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High court to give $750,000 for civil legal aid

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The Indiana Supreme Court will give a total of $750,000 to 11 civil legal aid groups in January 2010. This money is the first installment of the $1.5 million the court plans to provide to these groups next year.

The grant money will be split among 11 agencies around the state, with the organizations receiving anywhere from $5,000 to $479,000. To receive the Indiana Supreme Court Civil Legal Aid funding, an agency has to be a nonprofit in Indiana that provides civil legal aid services to the poor without charge.

The civil legal aid groups are:

- Indiana Legal Services Inc. - $479,012.74

- Neighborhood Christian Legal Clinic - $80,315.63

- Indianapolis Legal Aid Society Inc. - $46,126.50

- Volunteer Lawyer Program of Northeast Indiana Inc. - $31,134.02

- Community Organizations Legal Assistance Project (Community Development Law Center) - $24,675.72

- Indiana Coalition Against Domestic Violence Inc. - $24,675.72

- Law School Legal Service Inc. - $24,675.72

- Legal Aid Society of Evansville Inc. - $13,650.05

- Elkhart Legal Aid Service Inc. - $12,344.39

- Legal Aid - District Eleven - $8,369.19

- Legal Aid Corp. of Tippecanoe County - $5,020.32

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  2. The practitioners and judges who hail E-filing as the Saviour of the West need to contain their respective excitements. E-filing is federal court requires the practitioner to cram his motion practice into pigeonholes created by IT people. Compound motions or those seeking alternative relief are effectively barred, unless the practitioner wants to receive a tart note from some functionary admonishing about the "problem". E-filing is just another method by which courts and judges transfer their burden to practitioners, who are the really the only powerless components of the system. Of COURSE it is easier for the court to require all of its imput to conform to certain formats, but this imposition does NOT improve the quality of the practice of law and does NOT improve the ability of the practitioner to advocate for his client or to fashion pleadings that exactly conform to his client's best interests. And we should be very wary of the disingenuous pablum about the costs. The courts will find a way to stick it to the practitioner. Lake County is a VERY good example of this rapaciousness. Any one who does not believe this is invited to review the various special fees that system imposes upon practitioners- as practitioners- and upon each case ON TOP of the court costs normal in every case manually filed. Jurisprudence according to Aldous Huxley.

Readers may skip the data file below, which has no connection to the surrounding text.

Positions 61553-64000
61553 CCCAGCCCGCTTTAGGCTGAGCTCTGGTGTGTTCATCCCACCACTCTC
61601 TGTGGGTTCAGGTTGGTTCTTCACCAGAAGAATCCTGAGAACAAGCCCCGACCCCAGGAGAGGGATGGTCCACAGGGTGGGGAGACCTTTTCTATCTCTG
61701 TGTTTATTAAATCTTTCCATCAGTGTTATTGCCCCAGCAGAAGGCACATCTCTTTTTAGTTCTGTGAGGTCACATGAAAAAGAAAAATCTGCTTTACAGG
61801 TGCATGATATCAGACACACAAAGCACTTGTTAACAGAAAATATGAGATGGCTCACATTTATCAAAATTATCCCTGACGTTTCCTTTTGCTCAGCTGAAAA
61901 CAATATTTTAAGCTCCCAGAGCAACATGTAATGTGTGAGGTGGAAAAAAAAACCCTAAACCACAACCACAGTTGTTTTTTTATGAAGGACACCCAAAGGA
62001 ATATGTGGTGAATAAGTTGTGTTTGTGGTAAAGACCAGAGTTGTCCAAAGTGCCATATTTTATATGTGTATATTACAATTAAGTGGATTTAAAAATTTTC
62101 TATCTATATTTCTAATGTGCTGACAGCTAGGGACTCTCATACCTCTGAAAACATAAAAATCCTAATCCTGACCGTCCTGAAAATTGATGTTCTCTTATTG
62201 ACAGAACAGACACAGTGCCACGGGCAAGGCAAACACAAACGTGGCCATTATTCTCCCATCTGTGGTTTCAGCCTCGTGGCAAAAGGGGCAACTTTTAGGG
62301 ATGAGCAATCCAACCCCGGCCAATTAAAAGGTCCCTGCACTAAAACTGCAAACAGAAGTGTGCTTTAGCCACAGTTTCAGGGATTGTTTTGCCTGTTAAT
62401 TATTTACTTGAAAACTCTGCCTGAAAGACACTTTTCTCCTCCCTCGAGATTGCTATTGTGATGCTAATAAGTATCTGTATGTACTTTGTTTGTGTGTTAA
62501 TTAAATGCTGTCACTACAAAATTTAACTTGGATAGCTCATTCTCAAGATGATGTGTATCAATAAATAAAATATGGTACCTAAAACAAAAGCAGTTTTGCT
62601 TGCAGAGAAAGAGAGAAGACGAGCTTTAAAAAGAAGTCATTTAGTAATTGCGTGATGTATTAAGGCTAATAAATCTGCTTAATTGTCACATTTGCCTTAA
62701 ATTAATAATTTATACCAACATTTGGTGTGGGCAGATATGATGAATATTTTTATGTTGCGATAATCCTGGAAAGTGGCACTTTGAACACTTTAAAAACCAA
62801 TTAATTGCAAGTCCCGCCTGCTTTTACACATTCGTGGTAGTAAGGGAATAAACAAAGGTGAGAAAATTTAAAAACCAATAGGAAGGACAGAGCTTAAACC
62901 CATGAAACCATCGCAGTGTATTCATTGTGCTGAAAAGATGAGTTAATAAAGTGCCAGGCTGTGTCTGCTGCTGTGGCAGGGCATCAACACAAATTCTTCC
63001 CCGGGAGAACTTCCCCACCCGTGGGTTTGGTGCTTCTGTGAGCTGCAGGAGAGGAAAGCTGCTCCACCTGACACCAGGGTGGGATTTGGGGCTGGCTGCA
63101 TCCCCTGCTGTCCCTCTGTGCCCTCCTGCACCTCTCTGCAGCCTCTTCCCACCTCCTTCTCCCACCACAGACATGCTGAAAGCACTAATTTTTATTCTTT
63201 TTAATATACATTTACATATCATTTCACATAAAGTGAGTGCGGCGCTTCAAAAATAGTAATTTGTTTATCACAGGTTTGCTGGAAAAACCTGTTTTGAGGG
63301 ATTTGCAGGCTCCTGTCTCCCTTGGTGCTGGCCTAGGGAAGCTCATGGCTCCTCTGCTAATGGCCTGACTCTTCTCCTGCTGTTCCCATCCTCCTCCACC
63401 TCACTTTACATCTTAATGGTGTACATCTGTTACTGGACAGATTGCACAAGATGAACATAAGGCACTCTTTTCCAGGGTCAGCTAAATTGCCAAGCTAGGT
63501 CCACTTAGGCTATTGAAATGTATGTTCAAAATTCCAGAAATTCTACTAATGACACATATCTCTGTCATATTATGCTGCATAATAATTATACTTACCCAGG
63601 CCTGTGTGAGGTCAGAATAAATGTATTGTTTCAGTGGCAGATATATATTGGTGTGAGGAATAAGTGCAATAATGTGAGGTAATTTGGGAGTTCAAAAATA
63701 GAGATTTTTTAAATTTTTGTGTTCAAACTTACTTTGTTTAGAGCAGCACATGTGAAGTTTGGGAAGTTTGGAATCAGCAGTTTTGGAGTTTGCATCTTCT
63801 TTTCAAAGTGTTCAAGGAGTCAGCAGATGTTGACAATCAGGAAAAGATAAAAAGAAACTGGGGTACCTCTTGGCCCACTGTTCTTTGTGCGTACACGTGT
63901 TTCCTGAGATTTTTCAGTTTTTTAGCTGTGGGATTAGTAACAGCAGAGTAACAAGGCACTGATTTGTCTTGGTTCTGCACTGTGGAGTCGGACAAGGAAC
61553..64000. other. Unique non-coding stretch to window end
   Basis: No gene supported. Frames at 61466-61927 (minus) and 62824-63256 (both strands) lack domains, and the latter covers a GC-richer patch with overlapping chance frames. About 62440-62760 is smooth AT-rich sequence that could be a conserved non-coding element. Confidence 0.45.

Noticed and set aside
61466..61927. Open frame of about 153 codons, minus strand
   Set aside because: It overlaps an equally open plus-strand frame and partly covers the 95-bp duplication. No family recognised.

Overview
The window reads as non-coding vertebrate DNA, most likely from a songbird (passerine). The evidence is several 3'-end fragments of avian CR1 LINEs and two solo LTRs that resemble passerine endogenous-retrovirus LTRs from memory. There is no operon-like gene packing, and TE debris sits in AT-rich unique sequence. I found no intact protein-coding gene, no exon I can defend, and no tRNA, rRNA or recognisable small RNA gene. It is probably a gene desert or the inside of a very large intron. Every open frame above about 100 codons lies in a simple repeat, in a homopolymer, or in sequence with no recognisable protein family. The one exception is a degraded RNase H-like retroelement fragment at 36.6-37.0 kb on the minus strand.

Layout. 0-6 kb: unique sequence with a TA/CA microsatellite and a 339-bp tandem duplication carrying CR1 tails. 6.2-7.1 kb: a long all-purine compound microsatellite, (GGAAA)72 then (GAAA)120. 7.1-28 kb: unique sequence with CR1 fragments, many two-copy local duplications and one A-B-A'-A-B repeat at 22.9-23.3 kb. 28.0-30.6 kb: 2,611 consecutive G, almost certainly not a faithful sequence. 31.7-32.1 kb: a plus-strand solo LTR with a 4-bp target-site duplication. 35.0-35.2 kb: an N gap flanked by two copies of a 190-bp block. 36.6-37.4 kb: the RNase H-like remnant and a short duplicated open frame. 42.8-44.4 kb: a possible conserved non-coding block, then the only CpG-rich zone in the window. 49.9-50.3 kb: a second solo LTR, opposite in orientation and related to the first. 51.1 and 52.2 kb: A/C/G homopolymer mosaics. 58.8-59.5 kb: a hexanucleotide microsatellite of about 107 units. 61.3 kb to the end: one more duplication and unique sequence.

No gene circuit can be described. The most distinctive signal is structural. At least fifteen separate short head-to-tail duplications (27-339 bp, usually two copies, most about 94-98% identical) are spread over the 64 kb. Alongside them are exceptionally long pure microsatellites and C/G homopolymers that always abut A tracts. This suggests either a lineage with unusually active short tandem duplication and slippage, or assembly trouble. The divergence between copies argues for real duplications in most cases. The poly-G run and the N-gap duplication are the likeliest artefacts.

3. Any attorneys who practice in federal court should be able to say the same as I can ... efiling is great. I have been doing it in fed court since it started way back. Pacer has its drawbacks, but the ability to hit an e-docket and pull up anything and everything onscreen is a huge plus for a litigator, eps the sole practitioner, who lacks a filing clerk and the paralegal support of large firms. Were I an Indiana attorney I would welcome this great step forward.

  4. Can we get full disclosure on lobbyist's payments to legislatures such as Mr Buck? AS long as there are idiots that are disrespectful of neighbors and intent on shooting fireworks every night, some kind of regulations are needed.

  5. I am the mother of the child in this case. My silence on the matter was due to the fact that I filed, both in Illinois and Indiana, child support cases. I even filed supporting documentation with the Indiana family law court. Not sure whether this information was provided to the court of appeals or not. Wish the case was done before moving to Indiana, because no matter what, there is NO WAY the state of Illinois would have allowed an appeal on a child support case!

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